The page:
In a normative conception of cantorial skill held by elder cantors such as Schall, professional cantors are expected to have a greater repertoire of musical techniques in their improvisatory prayer leading, and especially in their compositions. One of the markers of cantorial knowledge, in this concept of cantorial professionalism and artfulness, is the ability to interpolate new material in different tonal centers, moving beyond the tonic. In our conversation, Schall used the term “development” to describe the sections in cantorial pieces where there is a shift to a new melodic center.
As I furiously scribbled down notes in my notebook, Schall played through a set of examples of what he calls development in cantorial recitatives. I have transcribed these jottings into a simplified explanatory chart and will offer some explanatory notes on six examples of development in the cantorial recitative that he touched upon in our conversation. His conception of development to describe implied harmonic movement in cantorial prayer leading is not sui generis. On the contrary, it fits into a well-worn conversation among cantors and Jewish musicologists about how to best apply Western triadic harmony to synagogue music.  Noah’s idiosyncratic approach to this concept reflects his own musical experiences and creative proclivities.
Example 1. In this most common movement of harmonic gravity in cantorial recitatives, the pitch center moves from the tonic to the fourth scale degree. In pieces with a minor melodic pitch series, a new minor melodic series is built on the fourth scale degree. Sometimes this movement is further developed by a move to the “freygish” mode (characterized by an augmented 2nd interval and major third), also built on the fourth scale degree. This kind of development is heard on countless recordings of “golden age” early 20th century cantors. For a typical example, listen to “Hanshamo Loch” by Zawel Kwartin. After an “expository” section on the tonic, the development section (i.e. the move to a new tonal center on the 4th scale degree) occurs at 1:18 in the recording. Then, a secondary development, with a move to the parallel freygish (also on the 4th scale degree) begins at 2:07. The piece ends in the new tonal center area, as is typical of cantorial recitatives. In general, cantors do not return to the initial pitch area after the initiation of a development section.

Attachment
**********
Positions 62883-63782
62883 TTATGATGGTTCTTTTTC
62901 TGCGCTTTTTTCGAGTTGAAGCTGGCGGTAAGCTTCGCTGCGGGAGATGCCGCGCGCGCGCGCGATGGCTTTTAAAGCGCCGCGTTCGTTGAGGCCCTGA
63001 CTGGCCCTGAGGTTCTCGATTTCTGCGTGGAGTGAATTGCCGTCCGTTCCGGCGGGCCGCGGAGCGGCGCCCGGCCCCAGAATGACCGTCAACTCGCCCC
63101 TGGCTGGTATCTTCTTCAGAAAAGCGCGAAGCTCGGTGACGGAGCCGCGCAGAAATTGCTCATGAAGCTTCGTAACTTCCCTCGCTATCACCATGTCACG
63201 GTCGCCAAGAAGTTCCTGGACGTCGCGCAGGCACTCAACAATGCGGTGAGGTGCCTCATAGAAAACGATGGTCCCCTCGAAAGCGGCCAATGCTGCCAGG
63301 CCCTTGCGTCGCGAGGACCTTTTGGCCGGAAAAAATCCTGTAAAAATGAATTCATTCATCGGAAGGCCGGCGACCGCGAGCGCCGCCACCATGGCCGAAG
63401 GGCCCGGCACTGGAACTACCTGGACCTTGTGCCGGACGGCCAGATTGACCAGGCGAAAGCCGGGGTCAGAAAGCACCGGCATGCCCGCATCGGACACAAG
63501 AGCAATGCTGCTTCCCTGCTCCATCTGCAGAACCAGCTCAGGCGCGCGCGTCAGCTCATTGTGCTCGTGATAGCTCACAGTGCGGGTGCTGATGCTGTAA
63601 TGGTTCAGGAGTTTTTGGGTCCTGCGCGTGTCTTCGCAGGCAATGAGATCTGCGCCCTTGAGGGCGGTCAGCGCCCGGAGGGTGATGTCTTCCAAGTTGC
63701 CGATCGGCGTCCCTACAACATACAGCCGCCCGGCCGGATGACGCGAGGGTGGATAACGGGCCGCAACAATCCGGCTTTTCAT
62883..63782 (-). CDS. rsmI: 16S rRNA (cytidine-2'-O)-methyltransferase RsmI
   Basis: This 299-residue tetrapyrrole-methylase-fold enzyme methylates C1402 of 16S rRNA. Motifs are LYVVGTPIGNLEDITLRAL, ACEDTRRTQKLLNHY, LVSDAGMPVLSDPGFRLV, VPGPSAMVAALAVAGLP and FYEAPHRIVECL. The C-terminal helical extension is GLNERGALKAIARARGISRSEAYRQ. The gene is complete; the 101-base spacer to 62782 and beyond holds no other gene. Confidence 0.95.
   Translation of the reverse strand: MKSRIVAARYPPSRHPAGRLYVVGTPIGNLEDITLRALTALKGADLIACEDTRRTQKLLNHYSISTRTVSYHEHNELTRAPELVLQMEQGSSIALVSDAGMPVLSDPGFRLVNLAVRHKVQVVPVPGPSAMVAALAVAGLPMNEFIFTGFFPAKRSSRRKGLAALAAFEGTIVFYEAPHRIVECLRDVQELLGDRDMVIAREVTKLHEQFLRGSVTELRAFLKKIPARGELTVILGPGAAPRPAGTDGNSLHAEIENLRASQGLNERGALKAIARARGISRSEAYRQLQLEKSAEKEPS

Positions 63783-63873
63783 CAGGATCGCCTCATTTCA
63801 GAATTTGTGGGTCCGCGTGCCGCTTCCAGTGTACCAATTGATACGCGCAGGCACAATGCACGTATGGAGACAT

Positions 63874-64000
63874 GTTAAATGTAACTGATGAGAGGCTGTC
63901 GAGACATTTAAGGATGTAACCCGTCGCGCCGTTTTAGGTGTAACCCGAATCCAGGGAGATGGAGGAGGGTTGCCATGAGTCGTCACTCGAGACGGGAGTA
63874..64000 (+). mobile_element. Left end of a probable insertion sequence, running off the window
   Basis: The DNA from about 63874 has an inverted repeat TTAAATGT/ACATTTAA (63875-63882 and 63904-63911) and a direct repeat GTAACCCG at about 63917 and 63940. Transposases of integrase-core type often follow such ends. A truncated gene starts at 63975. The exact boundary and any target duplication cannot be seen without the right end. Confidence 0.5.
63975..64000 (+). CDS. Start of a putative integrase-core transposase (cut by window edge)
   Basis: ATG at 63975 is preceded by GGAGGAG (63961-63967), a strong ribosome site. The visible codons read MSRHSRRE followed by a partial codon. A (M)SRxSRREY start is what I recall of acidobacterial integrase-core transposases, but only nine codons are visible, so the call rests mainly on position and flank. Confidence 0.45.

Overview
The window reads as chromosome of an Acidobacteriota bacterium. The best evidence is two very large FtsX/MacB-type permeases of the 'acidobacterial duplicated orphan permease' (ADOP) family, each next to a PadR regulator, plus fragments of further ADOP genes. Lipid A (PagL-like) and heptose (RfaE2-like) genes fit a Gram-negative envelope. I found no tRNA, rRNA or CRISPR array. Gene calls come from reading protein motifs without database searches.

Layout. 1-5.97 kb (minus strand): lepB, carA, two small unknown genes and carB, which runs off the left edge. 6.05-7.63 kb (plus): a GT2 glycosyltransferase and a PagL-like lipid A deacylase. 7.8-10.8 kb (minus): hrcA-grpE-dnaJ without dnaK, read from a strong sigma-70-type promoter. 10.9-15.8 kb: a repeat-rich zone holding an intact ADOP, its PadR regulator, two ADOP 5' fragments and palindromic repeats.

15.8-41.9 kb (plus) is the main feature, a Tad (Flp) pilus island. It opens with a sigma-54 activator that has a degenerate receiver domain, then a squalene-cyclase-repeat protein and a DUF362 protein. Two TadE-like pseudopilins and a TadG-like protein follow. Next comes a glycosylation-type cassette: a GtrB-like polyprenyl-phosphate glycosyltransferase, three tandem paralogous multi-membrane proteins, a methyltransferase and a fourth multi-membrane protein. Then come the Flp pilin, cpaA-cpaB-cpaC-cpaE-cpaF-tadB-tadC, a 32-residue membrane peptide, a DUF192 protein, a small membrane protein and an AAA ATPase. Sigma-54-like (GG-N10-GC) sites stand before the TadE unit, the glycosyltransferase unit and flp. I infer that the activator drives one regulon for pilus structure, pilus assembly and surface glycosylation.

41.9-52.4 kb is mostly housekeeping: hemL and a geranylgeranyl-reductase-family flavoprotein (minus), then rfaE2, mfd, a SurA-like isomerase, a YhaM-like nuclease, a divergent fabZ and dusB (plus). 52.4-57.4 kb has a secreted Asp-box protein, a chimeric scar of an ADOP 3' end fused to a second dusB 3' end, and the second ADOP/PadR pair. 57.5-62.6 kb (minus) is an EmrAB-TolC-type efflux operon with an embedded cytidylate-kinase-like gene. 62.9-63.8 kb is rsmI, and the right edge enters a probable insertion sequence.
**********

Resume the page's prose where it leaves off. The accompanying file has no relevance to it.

Example 2. This development expands on Example 1, building another movement up a fourth onto the first transposition, resulting in movement to the seventh scale degree as the destination of the final tonal center. For a typical example, listen to “Rachmono Deonei” by Ben-Zion Kapov-Kagan. After an expository section, in this case, employing a freygish modality, the harmonic center shifts to the fourth at 1:20, using a minor melodic pitch profile. At 2:44 the melody shifts to a “parallel” freygish pitch group built on the fourth scale degree, subtly moving back and forth between major and minor thirds in deftly inventive melodic passages. At 5:48, the melody moves up a fourth again to the seventh (i.e. the fourth scale degree of the four) building a minor melodic scheme on this new center. This new tonal center is less stable and pivots between a minor melody built on the seventh, and a freygish melodic center on the fourth.
Example 3. This development scheme, which results in a move from the tonic to the second scale degree as the center of musical gravity, is less obviously present in the archive of old cantorial records. Schall suggested that this is a harmonic movement that cantors might employ in the context of prayer leading in order to create contrast or heightened dramatic tension by moving up a pitch stepwise. The first move, from a minor pitch group on the tonic to a major pitch group on the fourth, is typical of cantorial development, as seen in Examples 1 and 2. The next move from the fourth down to the second borrows a harmonic movement from Western art music: the second is the relative minor of the fourth. However, this relationship is given a particular Jewish liturgical flavor through the melodic phrase that Noah suggested could be employed to perform this shift. The melody, indicated here in the eighth note passage shown in the second bar, references a familiar Jewish melodic form heard in the melody for the piyut (liturgical poem) Akdamus that is recited on the Shavuos festival. Through this melodic allusion, a recitative can be transposed up a step.